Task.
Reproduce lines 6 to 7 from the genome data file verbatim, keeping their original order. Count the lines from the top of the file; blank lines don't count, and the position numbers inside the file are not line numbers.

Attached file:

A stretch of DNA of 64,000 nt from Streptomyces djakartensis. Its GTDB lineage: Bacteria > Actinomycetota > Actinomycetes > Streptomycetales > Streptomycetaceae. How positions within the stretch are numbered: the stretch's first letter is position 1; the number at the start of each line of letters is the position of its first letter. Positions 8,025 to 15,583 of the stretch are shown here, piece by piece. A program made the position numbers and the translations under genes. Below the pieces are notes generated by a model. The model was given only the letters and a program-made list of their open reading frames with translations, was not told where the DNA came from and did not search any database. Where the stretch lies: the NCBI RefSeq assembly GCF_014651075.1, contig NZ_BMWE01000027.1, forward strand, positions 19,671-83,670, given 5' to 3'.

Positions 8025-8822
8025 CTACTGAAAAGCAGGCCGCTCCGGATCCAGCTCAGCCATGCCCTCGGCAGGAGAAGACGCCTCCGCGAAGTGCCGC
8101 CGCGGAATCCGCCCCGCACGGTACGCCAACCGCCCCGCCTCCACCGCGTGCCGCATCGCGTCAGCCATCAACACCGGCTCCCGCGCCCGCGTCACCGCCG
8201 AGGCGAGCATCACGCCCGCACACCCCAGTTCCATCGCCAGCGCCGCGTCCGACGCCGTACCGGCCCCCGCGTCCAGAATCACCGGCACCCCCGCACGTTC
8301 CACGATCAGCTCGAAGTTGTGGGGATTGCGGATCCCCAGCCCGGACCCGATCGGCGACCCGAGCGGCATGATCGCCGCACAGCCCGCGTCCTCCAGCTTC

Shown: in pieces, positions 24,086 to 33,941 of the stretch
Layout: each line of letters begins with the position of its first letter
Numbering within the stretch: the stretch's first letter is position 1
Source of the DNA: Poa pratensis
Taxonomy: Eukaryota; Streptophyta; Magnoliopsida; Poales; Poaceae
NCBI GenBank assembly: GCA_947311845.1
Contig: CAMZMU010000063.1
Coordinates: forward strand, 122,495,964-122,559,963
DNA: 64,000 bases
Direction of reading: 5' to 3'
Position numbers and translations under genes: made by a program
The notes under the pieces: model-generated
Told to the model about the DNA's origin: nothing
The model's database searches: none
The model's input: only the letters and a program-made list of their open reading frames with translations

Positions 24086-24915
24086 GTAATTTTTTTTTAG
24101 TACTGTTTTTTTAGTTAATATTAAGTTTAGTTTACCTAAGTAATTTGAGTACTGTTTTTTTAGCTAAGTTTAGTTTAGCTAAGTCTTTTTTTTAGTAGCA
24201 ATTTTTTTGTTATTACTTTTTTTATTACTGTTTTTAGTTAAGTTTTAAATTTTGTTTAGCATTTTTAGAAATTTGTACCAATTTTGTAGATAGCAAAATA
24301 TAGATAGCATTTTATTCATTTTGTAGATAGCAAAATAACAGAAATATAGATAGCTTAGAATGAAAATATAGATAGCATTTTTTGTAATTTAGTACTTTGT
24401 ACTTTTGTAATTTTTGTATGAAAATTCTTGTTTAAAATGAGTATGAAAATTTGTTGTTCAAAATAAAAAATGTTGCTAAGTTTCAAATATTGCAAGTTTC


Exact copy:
8301 CACGATCAGCTCGAAGTTGTGGGGATTGCGGATCCCCAGCCCGGACCCGATCGGCGACCCGAGCGGCATGATCGCCGCACAGCCCGCGTCCTCCAGCTTC

Shown: in pieces, positions 24,086 to 33,941 of the stretch